Council to capitalise on jacarandas as crowds flock to Kirribilli

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North Sydney Council has vowed to transform Kirribilli into the "jacaranda village of Sydney" as tourists once again flock to take photographs under the suburb's famous purple blooms.

Even in the face of COVID-19, hundreds have descended on to McDougall Street in recent days to take photos for social media, as the spot becomes increasingly popular with tourists and Instagram influencers.

Last year, a number of residents complained to the council over the flurry of tourists and this year is proving no different.

North Sydney Council is looking to capitalise on the social media trend and many more trees are to be planted in the area.Credit:Edwina Pickles

"I'm quite frankly disappointed about that," Cr Gibson said. "The jacaranda season is a happy season. I am just delighted to see visitors come to Kirribilli and come and support our local shops."

As a result of the popularity, North Sydney Council has created a blueprint to capitalise on the social media trend and tens more trees are to be planted in the area in the coming months.

Cr Gibson said jacaranda trees had recently been planted in nearby Holbrook Avenue and council was awaiting final approval to plant up to a dozen more along Broughton and Ennis roads.

"We are going to make the jacaranda the signature tree of Kirribilli," she said. "This is something joyous, something beautiful and the residents of Kirribilli should be eager to share what we have."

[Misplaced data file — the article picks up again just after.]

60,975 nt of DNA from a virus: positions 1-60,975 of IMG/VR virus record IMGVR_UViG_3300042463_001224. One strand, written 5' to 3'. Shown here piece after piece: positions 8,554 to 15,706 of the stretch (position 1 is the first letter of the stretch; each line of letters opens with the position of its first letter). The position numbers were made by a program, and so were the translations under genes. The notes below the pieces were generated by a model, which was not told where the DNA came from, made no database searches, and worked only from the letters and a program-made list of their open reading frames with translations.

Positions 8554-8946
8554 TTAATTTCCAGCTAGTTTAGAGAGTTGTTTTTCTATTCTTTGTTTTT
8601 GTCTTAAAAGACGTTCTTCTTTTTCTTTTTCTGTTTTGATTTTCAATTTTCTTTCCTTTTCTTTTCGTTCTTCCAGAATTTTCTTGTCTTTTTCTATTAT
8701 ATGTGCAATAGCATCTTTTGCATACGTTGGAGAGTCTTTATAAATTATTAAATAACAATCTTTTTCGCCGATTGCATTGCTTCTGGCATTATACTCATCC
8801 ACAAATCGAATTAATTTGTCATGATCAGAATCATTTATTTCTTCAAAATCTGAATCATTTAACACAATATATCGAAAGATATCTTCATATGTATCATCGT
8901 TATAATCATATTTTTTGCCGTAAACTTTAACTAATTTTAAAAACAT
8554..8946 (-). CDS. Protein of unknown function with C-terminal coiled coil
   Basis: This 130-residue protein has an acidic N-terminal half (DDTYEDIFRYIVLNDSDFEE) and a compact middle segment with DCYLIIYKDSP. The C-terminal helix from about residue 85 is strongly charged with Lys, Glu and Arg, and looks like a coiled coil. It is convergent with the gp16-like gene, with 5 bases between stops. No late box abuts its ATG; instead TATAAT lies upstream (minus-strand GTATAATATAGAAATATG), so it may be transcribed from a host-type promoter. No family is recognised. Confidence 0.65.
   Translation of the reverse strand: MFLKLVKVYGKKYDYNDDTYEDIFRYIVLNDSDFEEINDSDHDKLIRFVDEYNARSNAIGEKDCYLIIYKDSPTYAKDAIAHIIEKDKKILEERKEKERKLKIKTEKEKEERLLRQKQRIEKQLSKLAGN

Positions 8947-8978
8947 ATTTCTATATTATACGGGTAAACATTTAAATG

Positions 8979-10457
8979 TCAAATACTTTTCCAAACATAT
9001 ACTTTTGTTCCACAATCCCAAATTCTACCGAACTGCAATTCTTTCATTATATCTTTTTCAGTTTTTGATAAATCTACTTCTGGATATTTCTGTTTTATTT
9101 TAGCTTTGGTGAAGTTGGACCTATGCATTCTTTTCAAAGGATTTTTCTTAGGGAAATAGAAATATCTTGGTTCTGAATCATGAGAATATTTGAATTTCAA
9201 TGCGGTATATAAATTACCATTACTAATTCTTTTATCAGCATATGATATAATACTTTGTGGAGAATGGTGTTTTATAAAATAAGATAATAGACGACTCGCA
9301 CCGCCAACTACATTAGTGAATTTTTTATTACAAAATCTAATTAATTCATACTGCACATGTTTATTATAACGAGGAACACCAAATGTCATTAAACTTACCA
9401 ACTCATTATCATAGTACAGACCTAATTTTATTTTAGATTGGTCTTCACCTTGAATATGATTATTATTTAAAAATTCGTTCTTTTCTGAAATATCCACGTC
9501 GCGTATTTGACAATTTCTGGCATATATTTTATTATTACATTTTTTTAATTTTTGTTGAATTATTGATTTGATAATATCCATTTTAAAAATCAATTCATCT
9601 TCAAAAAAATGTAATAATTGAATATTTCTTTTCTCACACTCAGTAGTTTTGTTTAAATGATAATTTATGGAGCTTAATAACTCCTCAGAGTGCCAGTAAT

Due to the pandemic, the street isn't seeing busloads of international tourists like normal but it has instead seen a swarm of brides and international students this year.

Sydney couple Jimmy Kinarta, 24, and Yenny Ciady, 25, who are getting married in Indonesia next year, headed down the street on Monday for a "pre-wedding photoshoot".

"It was really busy; there were another three or four couples there when we went," Mr Kinarta said. "We saw the location from some photos on social media so we decided to go."

Due to the pandemic, the street isn’t seeing busloads of tourists like normal but it is instead playing host to swarms of brides and international students this year. Credit:Edwina Pickles

Kirribilli resident Jan Howlett, 80, has lived on McDougall Street for 25 years and said that while it was "rather dangerous at times" the trend didn't worry her.

Ms Howlett said police cars had been patrolling the area during recent days and that hundreds of people had been on the street from 7am on Sunday.

"I'm quite happy to see all these people because they do get a lot of joy," she said.

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